Department Awards Recognize Outstanding Service
Marshfield, WI (OnFocus) The Marshfield Police Department recognized several of its members whose service to the community has gone above and beyond.
Peace Officer Memorial Day, hosted by the Marshfield Professional Police Association, took place Thursday evening at Wildwood Park and honored two fallen Wisconsin police officers from 2018, Michael John Michalski and Charles Irvine Junior of the Milwaukee Police Department.
Also recognized were retired ordinance officer Dan Leonard for 28 years of service and retired Officer David Mattheisen for 27 years. Mattheisen held numerous roles as a SWAT member, field trainer, vehicle safety instructor, and more. Both were awarded the Fred Beell Service Award, which is presented annually to retired officers who have served Marshfield for 25 years or more.
Three special department awards were given out to recognize distinguished service by an officer or non-sworn member.
“You may hear the next three people mention that they haven’t done anything special, or anything that anyone else would not have done, but they did it and they did it naturally without even thinking. And they will do it again, day in and day out,” said Police Chief Rick Gramza.
Auxiliary Director Seth Stankowski was awarded Support Staff Member of the Year. Stankowski joined the Marshfield Police Auxiliary in fall 2014 after attending the citizen’s police academy and was elected the auxiliary director in 2017. He was also voted auxiliary member of the year in 2017 by the full membership.
“As of this date, Seth has donated approximately 631 hours of his time to help the citizens of Marshfield, which does not include managing and preparing for the various events, trainings, and meetings he has assumed the responsibility for,” Gramza said.
In 2016 Stankowski was hired as a transport officer to bring suspects to county jail, often at the last minute and at odd hours. That year he also became a park patrol officer, patrolling nights in the summer and fall to make sure the parks are safe and secure. To both these roles he has dedicated 530 hours.
Gramza described an incident where Stankowski came in at 1 a.m. on New Years Eve to transport an intoxicated person to jail. “He was willing to clean up what was formerly described as pizza from the backseat of the squad. When the jail ran out of cleaning supplies, he bravely drove back with the windows merely cracked in cold weather to finish the cleaning job at the police department. This is the true definition of above and beyond.”
In addition to his duties at the department, Stankowski works full-time but continues to respond to emails and plan events even while out of state.
“Seth was once asked if he would consider a career in law enforcement,” said Gramza. “Seth paused, smiled, and stated that he would, but he didn’t want to take a pay cut.”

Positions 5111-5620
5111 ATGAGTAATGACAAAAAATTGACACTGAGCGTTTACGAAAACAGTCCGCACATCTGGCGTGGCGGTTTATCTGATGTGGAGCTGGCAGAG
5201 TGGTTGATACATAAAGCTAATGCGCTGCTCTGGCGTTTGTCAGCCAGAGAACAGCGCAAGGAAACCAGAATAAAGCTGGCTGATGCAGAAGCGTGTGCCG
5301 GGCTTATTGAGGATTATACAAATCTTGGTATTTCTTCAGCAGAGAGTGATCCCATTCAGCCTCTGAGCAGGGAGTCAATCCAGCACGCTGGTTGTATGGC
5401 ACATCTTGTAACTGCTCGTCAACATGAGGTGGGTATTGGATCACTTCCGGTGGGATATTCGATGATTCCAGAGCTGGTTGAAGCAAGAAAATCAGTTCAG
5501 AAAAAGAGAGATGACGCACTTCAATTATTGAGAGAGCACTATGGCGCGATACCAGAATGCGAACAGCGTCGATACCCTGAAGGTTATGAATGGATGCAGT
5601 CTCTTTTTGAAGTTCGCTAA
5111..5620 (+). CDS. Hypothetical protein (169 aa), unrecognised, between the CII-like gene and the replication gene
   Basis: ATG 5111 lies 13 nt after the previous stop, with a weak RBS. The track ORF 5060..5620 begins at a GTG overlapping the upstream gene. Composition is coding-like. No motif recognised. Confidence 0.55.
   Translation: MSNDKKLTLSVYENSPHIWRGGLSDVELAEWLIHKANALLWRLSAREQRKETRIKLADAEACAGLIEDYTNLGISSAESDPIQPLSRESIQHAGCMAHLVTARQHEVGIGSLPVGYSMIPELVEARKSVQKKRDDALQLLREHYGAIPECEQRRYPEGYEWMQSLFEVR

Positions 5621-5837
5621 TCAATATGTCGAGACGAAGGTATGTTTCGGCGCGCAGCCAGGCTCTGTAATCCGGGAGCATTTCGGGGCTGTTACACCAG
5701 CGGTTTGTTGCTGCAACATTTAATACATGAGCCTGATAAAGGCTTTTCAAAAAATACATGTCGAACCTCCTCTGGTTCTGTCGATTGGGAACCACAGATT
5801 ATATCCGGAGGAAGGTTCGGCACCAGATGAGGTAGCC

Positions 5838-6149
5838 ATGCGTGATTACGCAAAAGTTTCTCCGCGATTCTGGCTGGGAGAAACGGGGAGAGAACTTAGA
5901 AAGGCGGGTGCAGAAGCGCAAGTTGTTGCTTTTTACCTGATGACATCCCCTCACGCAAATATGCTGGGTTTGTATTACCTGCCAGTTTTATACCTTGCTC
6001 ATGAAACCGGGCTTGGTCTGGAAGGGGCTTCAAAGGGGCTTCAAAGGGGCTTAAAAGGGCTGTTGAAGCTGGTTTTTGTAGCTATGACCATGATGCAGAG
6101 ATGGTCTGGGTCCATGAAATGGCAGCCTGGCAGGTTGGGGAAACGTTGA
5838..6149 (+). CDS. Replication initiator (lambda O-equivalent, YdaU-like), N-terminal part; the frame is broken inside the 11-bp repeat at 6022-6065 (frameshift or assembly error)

For performance that goes above and beyond normal duties, the Officer of the Year award was awarded to Libby Abel.
“Officer Abel has impressed many since the day she began employment with us in 2014,” said Gramza. “She is willing to help and jump in to lighten the load of her peers. She desires to be the best she can be for the men and women she works with, for the community, for the citizens and visitors who may rely upon this organization.”
Abel’s 66 drug arrests and 22 intoxicated driver arrests in 2018 were the most in the county.
“Libby has a reputation with those who choose to commit crime as an aggressive officer who digs deep to find truth while treating those she encounters with dignity and respect,” he said.
Abel worked 270 hours of overtime last year to fill short shifts or lend a hand when extra officers were needed. She is a less lethal instructor, a SWAT team member, and a newly appointed firearms instructor. Abel is described is the go-to person to confer with on search and seizure laws, patrol-related drug investigations, and drafting a search warrant.
This year, she began serving as Pathway Partners mentor at the Marshfield High School to advise youth considering law enforcement as a career.
The final award of the event went to Lt. Travis Esser, who was presented with the Fred Beell Honors Award. The award is given for high acts of bravery and the exercise of sound judgement in high risk situations.
Esser was one of the responders called to an incident of a man threatening others with a knife in a residential neighborhood last July. He positioned the squad vehicle at the end of the street and used a less lethal 12 gauge bean bag shotgun to subdue the suspect before calling for K9 H to be released and perform a live bite.
“This team of officers did a fantastic job of handling this call safely,” said Gramza. “Here is a situation where deadly force would have been justified. However, Lt. Esser recognized that there was appropriate staff on site to deploy less lethal options with lethal cover, which was successful.
“All officers involved continually displayed sound judgement and leadership within their prospective roles in this incident. They set a great example for other officers to follow, and they are the prime example of why our community has such great respect for this department.”
Esser commended the other responders involved in the situation and stated it was a true team effort.
The event concluded with a 21-gun salute by the Marshfield Police Honor Guard and a community meal.